Monday, November 28, 2011



In which I take part in an online chat with a 47-year-old I've not met. He opens with a story of how he's been invited to have sex with a woman and her husband.

An excerpt:

ME: I don't judge people who swing. But sex with near-strangers is NOT my thing.

HIM: I've not experienced that....but would imbibe

ME: "imbibe" means "to drink"

HIM: I know......:)

ME: uh huh

HIM: drink from the secret, forbidden elixir in this case

ME: are you always so prosaic?

ME: because it's not secret, forbidden elixir.

ME: it's just fucking some guy's wife.

HIM: haven't thought of that.....perhaps....

I blocked him; he no longer has the ability to write or chat with me.

Friday, November 18, 2011

A brief First Amendment lesson.

It has come to my attention that folks out there may be confused about our rights under the First Amendement, as well as what the definition of "defamation" is.

Since I am an attorney (and have studied First Amendment jurisprudence at length), I shall give you all this Brief Lesson in Three Paragraphs:

1. The Black Letter law is clear. Defamation is defined as "an intentional false communication that harms a person's reputation."

2. A statement of opinion is not defamatory. See Gertz v. Robert Welch, Inc., 418 U.S. 232 (1974). ("Under the First Amendment there is no such thing as a false idea. However pernicious an opinion may seem, we depend for its correction not on the conscience of judges and juries by on the competition of other ideas.")

3. Though private citizens (rather than public figures or limited public figures) need not prove "actual malice" in order to succeed on a claim of defamation, the truth (i.e., that which was published if factually true) is an absolute defense against defamation. Because defamation, by definition, is limited to false statements, true statements (written or oral) are protected by the First Amendment.

Monday, November 7, 2011


September 24, 2005--1.40 p.m.

I realized something last night. It never stops. Love. Once you love someone, you don't fall out of love. It's always there and it's a part of you. So instead of trying to desperately fall out of love and stop caring, it's far simpler just to let that love go. Release it rather than fight against it. And remember how good it felt when it was a part of you and not just something that existed in a buried cavern inside yourself. Those people that I have loved... That love isn't gone. It's just faded, and I remember it as I'd remember a trip to the circus when I was five years old. A memory, dull, washed out, yet still alive.

I wrote that over six years ago in my journal. In retrospect, I am not sure who I was writing about. I suppose the most likely explanation would be that I was writing about Mike. Best Friend Mike, who has appeared in my ramblings since 2005. In fact, he appeared in my very first blog entry, Writing Without a Purpose. I wrote about him after our breakup-of-sorts. Apparently, I even wrote about this very journal passage back in 2006.

Mike has been my only love. I don't mean this in a love-is-unicorns-shitting-rainbows sort of way. There are no fairy tale endings. In real life, the prince rarely saves the damsel in distress and teen love grows into 40-something resentment. Life is strange and unpredictable and love follows life's path. Mark Twain put it best when he said, "Why shouldn't truth be stranger than fiction? Fiction, after all, has to make sense."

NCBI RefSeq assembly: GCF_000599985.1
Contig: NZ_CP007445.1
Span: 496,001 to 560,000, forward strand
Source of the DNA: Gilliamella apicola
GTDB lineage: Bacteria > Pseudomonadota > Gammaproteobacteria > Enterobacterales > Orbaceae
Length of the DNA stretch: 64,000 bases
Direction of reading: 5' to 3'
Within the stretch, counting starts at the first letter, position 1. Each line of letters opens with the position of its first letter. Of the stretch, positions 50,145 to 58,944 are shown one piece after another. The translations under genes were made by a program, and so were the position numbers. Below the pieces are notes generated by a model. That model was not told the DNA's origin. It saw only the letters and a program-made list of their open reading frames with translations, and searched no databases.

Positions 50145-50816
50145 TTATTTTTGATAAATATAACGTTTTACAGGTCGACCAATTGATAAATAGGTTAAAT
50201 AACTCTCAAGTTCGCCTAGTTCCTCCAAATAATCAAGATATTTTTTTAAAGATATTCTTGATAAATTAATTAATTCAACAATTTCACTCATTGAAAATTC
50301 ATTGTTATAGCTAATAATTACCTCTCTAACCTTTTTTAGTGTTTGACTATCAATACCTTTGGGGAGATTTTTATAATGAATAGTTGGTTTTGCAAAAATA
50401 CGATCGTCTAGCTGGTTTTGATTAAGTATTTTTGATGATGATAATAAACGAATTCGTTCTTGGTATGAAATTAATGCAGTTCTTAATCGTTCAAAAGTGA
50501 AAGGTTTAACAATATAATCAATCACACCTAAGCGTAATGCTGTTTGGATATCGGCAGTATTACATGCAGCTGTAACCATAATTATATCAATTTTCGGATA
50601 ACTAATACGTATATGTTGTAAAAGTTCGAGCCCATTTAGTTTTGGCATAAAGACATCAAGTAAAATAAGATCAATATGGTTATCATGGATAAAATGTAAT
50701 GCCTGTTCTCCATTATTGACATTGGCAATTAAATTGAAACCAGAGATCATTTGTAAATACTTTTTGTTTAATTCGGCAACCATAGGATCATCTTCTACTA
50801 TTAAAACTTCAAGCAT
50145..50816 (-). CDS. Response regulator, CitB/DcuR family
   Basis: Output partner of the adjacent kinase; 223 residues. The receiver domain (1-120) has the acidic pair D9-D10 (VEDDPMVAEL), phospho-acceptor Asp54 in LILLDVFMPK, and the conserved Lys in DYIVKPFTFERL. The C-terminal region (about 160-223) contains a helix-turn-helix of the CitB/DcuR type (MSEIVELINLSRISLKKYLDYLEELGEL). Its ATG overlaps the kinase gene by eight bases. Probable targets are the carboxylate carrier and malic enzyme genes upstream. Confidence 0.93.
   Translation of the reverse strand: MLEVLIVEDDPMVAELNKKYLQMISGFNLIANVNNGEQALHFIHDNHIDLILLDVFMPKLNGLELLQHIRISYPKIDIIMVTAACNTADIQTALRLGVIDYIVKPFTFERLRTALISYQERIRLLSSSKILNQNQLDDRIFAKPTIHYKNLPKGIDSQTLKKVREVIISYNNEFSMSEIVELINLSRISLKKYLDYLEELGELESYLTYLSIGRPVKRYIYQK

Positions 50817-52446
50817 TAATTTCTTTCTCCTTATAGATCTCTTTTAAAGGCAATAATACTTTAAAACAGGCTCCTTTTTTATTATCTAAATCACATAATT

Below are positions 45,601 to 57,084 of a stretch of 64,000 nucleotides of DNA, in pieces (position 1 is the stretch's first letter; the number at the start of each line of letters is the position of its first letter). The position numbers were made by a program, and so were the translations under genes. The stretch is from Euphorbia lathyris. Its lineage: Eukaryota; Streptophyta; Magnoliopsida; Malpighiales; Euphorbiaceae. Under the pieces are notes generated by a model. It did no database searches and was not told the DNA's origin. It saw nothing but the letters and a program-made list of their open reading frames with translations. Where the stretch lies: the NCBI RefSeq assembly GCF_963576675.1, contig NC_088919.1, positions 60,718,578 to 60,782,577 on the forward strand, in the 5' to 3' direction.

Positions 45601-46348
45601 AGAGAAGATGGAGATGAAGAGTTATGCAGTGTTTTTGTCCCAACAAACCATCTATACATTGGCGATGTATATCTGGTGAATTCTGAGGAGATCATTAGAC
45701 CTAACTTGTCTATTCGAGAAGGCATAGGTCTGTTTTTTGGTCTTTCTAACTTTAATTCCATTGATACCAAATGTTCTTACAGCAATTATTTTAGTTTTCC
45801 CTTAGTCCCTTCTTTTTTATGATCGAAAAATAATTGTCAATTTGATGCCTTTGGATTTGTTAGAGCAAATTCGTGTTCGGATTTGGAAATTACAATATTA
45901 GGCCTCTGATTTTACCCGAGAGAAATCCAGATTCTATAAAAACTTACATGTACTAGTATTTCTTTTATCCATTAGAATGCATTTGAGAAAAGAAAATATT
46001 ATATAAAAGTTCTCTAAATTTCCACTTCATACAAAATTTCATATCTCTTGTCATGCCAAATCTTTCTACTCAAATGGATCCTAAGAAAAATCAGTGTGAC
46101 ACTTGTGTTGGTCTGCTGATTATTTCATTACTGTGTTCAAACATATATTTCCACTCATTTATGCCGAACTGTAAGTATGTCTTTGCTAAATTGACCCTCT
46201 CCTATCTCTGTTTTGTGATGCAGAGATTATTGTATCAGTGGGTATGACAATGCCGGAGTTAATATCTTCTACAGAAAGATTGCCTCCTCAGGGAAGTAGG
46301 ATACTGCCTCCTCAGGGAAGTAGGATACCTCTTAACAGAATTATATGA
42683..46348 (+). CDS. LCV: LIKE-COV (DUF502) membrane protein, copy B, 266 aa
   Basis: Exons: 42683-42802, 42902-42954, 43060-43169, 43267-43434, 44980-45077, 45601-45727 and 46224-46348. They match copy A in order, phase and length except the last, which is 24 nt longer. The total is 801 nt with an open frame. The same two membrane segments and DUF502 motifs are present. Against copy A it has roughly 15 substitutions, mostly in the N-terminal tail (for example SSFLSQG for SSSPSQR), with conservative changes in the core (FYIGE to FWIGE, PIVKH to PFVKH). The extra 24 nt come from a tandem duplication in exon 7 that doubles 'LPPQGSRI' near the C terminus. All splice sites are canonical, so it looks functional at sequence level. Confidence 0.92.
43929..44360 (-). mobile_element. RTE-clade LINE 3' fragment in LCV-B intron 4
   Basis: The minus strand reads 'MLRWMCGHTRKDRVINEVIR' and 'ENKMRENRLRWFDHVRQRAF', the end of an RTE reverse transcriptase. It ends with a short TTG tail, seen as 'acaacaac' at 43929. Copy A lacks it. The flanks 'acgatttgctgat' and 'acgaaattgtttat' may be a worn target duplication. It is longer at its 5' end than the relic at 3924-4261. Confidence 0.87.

Nothing about my relationship with Mike ever made sense. Since our breakup six-plus years ago, I've gotten married, been diagnosed with depression and anxiety, been medicated, underwent therapy, realized the truth about addiction, kicked out my husband and filed for divorce. For the first time in my life, I am happy. I am content with my life and take solace in the day-to-day monotony as well as the little adventures that happen to everyone.

Mike and I spent this past Saturday together. It was the first time we've seen each other (or even really talked) in three years. It's the first time we've connected since I got married. The talk, the humor, the level of connection was not the same as it used to be.

It was stronger.

He is happy, too, no longer emotionally sapped from a brutal 14-year-marriage and terrible, wicked divorce from the first girl with whom he ever had sex. Like me, he is content with his life. He spends his evenings making art or pondering science and has his own little adventures. In 2005, we spent about a year together, unhappy as individuals and afraid to let ourselves be vulnerable, preferring to be numb, feeling better about it because each of us, in our misery, had company.

We are both happy now and therefore more at ease with ourselves and each other. The took a leap back into the friendship we'd had, but without the negative energy and the need to fight and the need to over analyze ever word we said to each other. We let ourselves be ourselves and enjoyed our time together.

He has tough work hours, though we have promised to see more of each other. We spoke on the phone last night for hours, like we used to, not realizing we'd talked for so long until both realizing it was past time to go to bed.

For the first time ever in our relationship (and perhaps in my life), I have let go of my fatalism. I am not concerned that things won't end well. I'm not looking to define our relationship with any specific labels or agenda. I am simply looking forward to seeing where this ride will take us.

My wish for everyone is a wonderful ride, wherever it leads.